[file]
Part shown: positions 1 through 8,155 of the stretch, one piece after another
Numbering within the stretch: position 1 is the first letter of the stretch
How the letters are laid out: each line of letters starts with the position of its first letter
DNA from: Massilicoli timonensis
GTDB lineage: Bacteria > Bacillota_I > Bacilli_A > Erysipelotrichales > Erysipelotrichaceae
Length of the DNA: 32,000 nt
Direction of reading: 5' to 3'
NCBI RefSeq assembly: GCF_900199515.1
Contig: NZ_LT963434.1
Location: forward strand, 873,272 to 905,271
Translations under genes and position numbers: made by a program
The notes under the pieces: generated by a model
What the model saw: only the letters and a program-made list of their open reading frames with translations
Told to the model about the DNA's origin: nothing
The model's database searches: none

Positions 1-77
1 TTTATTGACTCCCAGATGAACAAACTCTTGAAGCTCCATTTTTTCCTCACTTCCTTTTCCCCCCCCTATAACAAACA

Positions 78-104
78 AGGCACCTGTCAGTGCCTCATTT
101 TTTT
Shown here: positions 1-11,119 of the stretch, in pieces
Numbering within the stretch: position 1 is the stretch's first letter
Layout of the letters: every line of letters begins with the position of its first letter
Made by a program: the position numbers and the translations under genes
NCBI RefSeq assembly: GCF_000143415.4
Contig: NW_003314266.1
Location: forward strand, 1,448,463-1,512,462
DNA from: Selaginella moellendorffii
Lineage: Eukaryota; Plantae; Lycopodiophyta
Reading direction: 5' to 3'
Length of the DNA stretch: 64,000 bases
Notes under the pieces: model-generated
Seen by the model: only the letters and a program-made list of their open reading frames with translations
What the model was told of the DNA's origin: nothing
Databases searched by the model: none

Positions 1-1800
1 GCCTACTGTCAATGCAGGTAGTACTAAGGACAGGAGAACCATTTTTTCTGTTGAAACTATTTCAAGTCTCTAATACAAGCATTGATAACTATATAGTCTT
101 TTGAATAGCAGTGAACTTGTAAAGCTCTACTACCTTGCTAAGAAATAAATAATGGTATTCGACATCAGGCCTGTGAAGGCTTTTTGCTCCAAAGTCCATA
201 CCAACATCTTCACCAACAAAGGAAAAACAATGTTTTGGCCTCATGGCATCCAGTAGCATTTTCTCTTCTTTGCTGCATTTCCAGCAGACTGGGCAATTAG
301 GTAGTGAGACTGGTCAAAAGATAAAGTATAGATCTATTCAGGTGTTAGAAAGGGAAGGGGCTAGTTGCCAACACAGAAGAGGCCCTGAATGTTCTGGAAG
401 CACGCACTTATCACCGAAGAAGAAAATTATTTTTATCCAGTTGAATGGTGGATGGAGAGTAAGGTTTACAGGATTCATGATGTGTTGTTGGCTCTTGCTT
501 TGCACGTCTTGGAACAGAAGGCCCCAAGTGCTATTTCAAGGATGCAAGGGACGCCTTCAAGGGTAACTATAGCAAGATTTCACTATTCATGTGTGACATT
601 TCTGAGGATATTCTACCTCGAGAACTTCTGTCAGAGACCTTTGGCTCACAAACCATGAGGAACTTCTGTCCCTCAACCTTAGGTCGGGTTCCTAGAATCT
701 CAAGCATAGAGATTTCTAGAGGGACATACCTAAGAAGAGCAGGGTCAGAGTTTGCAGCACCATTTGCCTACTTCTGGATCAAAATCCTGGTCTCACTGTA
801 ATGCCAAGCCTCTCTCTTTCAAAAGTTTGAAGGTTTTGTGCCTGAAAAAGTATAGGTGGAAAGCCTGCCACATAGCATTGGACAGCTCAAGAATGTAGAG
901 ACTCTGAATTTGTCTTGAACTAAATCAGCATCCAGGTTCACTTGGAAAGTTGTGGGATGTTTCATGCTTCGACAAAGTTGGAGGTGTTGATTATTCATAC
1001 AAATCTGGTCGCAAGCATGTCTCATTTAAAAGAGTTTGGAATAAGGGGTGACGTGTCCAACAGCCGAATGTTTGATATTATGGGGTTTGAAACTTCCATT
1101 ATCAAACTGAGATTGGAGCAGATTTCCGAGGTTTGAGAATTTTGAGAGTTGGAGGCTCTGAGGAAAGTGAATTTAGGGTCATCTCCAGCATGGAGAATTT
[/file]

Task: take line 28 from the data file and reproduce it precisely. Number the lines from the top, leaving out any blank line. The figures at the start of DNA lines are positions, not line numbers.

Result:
DNA from: Selaginella moellendorffii